Typically, corporations have one goal; to make money, and as much of it as possible. This usually comes at the expense of both the workers and the environment. This is especially the case in the fashion industry, where fast fashion has mistreated workers and the environment to become one of the economy's most wasteful yet profitable sectors. There is one fashion company that breaks this mold and has shown that it is possible for companies to be environmentally friendly and traditionally successful (in other words, profitable). This is the story of Patagonia, which rose from a small foundation to be one of the most influential businesses of our era.
Patagonia started in 1957 when founder and rock climber Yvon Chouinard started selling his DIY climbing gear to fellow climbers. In 1965, Chouinard expanded his business when he started Chouinard equipment, and in just five years Chouinard Equipment became the largest supplier of climbing hardware in the US. After realizing that their steel hardware was damaging rockfaces, they switched to aluminum, taking the first in many steps towards environmental friendliness.
They later moved into the apparel business as well and continued to succeed as they completely overhauled conventional climbing clothing. They then expanded the apparel side of the business into other outdoor sports and completely changed the game with their quick-dry yet warm materials.
As Patagonia grew, it also supported the values of its workers and became a very informal and open workplace. By hiring people with a love for the outdoors, Patagonia was able to keep environmental protection as a core value.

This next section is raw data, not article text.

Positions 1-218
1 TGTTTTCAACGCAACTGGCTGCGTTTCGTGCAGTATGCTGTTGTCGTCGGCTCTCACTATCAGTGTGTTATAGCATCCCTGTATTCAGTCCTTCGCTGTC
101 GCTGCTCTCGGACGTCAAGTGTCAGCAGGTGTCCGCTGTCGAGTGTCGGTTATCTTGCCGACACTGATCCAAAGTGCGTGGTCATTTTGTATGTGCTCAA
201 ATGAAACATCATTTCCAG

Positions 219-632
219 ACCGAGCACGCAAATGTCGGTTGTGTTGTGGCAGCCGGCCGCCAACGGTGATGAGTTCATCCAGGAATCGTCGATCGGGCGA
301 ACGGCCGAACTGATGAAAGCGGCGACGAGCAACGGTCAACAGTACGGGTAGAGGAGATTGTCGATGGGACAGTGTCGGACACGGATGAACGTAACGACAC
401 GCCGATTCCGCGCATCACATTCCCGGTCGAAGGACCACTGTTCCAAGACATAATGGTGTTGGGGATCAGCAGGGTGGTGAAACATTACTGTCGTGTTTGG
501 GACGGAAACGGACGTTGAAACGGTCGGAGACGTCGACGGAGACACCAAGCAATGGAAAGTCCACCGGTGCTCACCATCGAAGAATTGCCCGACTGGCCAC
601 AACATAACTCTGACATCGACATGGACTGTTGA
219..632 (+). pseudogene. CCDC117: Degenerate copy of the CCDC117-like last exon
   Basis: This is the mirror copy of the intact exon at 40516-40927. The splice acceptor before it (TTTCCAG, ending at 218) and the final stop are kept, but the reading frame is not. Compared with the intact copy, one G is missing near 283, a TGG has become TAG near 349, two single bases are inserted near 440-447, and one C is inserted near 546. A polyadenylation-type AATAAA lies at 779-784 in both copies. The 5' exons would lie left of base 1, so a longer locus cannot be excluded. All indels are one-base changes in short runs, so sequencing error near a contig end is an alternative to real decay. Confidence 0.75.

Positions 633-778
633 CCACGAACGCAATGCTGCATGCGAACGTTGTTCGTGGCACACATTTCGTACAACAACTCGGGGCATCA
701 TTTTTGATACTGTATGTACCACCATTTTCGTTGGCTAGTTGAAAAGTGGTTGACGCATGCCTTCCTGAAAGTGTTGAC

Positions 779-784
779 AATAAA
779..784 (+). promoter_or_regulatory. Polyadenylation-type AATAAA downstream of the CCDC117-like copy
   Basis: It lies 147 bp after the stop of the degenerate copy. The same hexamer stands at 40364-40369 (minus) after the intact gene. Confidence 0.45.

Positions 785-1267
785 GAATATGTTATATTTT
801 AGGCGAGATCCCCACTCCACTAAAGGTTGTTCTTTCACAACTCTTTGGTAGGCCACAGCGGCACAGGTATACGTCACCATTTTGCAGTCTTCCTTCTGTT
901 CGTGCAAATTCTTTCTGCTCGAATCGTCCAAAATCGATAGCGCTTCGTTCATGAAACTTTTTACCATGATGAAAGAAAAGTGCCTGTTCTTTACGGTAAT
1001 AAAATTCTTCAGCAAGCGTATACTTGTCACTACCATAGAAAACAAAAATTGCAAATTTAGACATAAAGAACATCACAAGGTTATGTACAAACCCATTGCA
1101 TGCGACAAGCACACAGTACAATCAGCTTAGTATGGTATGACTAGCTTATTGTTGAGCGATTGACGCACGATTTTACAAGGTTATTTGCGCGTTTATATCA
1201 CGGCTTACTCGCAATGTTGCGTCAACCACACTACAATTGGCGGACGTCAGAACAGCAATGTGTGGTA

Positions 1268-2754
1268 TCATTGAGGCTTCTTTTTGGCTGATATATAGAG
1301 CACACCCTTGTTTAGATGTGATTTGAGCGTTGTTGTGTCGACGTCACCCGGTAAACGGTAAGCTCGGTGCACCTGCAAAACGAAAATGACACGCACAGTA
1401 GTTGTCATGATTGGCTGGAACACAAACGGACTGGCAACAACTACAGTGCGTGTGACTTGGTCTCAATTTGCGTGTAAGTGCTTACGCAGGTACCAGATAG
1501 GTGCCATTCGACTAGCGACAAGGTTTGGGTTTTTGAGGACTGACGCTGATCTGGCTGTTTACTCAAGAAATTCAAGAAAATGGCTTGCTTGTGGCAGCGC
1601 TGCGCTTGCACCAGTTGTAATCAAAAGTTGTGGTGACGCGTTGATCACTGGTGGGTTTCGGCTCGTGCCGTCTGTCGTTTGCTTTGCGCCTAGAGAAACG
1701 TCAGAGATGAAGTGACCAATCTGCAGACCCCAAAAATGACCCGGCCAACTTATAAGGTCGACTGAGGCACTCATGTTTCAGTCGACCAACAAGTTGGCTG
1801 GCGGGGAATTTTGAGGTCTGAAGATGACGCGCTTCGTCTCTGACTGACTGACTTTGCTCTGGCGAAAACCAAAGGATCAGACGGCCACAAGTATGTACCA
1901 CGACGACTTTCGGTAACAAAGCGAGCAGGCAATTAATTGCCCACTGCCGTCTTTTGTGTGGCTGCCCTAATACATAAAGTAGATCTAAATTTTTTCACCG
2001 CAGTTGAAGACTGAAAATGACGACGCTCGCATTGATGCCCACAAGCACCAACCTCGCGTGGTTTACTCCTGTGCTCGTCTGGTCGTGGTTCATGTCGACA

As all of this happened, Patagonia began to get more and more involved with environmental issues. In the early 70s, a group of its employees helped defeat a plan that would have destroyed the environmental productivity of the Ventura River. They also began to regularly donate bits of their profits to small conservation NGOs, and in 1986, they committed to donating 10% of their profits to these groups annually (this was later expanded to 10% of sales). In 2002, Patagonia founder Yvon Chouinard along with Craig Mathews, founder of Blue Ribbon Flies, created 1% for the Planet, making it much easier for other businesses to do the same. Furthermore, Patagonia is Fair Trade and B Corp certified and they have been very open with the pubic about their environmental impact.
Patagonia has also become a major environmental educator, as they make wonderful short films and articles about various environmental issues. In fact, every year since 1988 they have undertaken a major education campaign on an environmental issue.
A long-held value that has been expanded upon in recent years the use of sustainable materials. They have found various ways of using recycled materials since the mid-80s, and in recent years, they have expanded their use of recycled materials, led the way in removing toxic PFAS from clothing, set up programs where they recycle and fix old or broken gear, and much more.
Yvon Chouinard’s most recent groundbreaking announcement (which was earlier this week) was that he gave up ownership of the company. Patagonia, which is valued at around $3 billion, is now the first company owned by a nonprofit. 98% of Patagonia shares are now owned by the Holdfast Collective, a specially designed trust that ensures that all of Patagonia’s profits (around $100 million annually) go to combatting climate change and preserving nature. Patagonia will continue to operate as a private, for-profit company, but now they are doing even more for the planet.
Patagonia has broken the model of traditional businesses countless times, and the progress it has made has pushed other companies (especially outdoor apparel companies) to follow in their footsteps. They are the perfect example of how great things can be accomplished with great leadership.